Weekly Photo Challenge: Dinnertime


The sky is blue, not a cloud in the sky. Terrible for landscape photography, that’s for sure, because the light is too harsh. But lots of light means I can use one my favourite slower lenses to do a little bit of bird photography and where better than the Spinnies. That slower lens by the way is the amazing “El Cheapo” OLYMPUS M.40-150mm F4.0-5.6 R. Honestly for such a cheap lens £89 (US$ 128) I’ve had amazing results with it. Far better than when I used to use that big old 150-500mm that cost a fortune and weighed a ton.

The Spinnies

The Spinnies is a mixture of wetland and woodland, bordering the coast, in an area that is internationally important for birds. Most of the land around the Spinnies is agricultural and so the Spinnies and sites like it in the area act as important high water roosts and feeding areas for many types of ducks and waders. The reserve is a popular bird-watching spot which has 2 hides giving views over the lagoons and the Menai Strait. In the photograph above you can see the lagoon, which normally is quite busy.

Anyway my plan was to photograph some of the birds on the shore line feeding, but it was very quiet, Considering it was high tide I expected there to be plenty of waders and ducks but all I saw were a few terns. All of these were with the OLYMPUS M.40-150mm F4.0-5.6 R

No Room On The Rock

Well I think they are terns. My bird identification skills have never been great. So after checking out the shore line and fining nothing I thought I would turn inland to the woods. First thing I saw was this little blue tit gathering nesting material. The nest was probably near because it was prepared to wait me out so I moved on and let it get on with it’s work. The best part of this picture for me is the way the light is catching the business end of the tit. It’s head with the nest material is lit up, whilst most of it’s body is in shadow.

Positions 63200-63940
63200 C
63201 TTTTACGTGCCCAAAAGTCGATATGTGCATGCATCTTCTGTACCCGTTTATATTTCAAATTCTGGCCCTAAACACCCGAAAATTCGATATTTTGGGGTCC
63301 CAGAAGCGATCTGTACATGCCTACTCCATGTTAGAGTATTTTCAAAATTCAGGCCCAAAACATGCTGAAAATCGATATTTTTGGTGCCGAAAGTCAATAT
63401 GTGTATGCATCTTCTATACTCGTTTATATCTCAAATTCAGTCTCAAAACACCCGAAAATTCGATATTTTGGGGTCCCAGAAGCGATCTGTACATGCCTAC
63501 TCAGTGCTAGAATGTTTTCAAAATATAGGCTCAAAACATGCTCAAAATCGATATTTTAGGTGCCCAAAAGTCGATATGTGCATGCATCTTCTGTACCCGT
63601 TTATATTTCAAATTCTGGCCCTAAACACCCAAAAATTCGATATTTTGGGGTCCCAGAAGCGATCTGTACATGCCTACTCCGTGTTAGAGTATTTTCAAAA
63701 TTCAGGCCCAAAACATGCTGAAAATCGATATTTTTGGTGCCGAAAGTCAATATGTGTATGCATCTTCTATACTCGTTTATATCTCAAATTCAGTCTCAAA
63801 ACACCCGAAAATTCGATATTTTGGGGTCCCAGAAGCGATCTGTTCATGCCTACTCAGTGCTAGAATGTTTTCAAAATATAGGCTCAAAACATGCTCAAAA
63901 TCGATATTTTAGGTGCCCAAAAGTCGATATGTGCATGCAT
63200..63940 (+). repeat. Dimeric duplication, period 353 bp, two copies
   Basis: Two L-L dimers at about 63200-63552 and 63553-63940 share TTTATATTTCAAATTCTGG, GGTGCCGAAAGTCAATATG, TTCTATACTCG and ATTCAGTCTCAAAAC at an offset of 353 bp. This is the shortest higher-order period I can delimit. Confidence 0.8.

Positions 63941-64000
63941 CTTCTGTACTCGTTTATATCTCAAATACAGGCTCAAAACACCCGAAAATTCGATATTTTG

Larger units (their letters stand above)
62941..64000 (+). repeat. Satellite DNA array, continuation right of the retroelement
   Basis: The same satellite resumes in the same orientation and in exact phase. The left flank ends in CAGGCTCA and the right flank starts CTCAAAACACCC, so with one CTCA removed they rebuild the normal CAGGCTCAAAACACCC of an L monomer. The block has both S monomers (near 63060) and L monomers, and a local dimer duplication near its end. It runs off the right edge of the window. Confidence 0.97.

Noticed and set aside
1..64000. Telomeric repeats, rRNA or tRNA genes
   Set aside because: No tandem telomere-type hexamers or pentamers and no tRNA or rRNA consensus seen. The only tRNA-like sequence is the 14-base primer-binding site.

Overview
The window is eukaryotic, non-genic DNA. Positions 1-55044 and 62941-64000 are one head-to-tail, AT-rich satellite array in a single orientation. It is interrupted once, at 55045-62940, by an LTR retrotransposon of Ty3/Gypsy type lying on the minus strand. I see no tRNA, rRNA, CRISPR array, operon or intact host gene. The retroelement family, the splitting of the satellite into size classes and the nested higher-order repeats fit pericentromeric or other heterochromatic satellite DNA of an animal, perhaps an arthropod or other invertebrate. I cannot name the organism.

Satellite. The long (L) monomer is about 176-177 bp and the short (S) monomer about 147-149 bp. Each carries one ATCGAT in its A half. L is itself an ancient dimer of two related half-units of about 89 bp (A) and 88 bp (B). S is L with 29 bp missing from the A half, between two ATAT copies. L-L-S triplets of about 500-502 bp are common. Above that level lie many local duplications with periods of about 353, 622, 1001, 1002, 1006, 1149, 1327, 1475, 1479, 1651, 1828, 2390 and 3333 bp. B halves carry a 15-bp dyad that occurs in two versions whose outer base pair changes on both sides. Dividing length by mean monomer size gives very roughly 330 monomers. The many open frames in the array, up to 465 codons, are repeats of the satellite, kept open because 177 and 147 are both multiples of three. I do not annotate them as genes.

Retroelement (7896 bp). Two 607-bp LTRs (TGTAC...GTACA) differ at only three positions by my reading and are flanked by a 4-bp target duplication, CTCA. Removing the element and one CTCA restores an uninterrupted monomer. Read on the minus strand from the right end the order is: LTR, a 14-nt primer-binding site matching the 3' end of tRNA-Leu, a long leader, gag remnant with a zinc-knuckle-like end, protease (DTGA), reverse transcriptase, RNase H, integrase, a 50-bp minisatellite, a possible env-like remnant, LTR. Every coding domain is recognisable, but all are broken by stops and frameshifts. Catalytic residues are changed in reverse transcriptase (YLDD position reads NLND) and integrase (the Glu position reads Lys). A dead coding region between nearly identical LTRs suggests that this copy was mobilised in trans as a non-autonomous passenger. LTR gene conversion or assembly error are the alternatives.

Nesting

This post was supposed to be about dinnertime but I was having a hard time finding any birds that were feeding naturally. The Spinnies has several bird feeders next to the hides and they were all making a bee-line for these. Another Blue Tit just waiting it’s turn to get into the nuts and seeds. What I like about this photograph is the way the Blue Tit stands out from that blue background.

Blue Tit

I photograph all my birds and animals in the wild, in their natural environment. Some photographers will cut branches from nearby trees and bolt them to a small table. They’ll then put food at the bottom of the branches and sit back, behind a blind, with a long lens, and wait. To me, that may be bird photography, but it isn’t wildlife photography. – David Young

I have used this quote before and I strongly believe what David says here. For me anyway, this isn’t wildlife photography.they’re too easy to capture. You sit in the hide, in the warmth, wait until the birds fly onto the feeders and just click the shutter. Easy. Don’t get me wrong here. I like the photographs, all of them, but the biggest challenge is getting them in focus.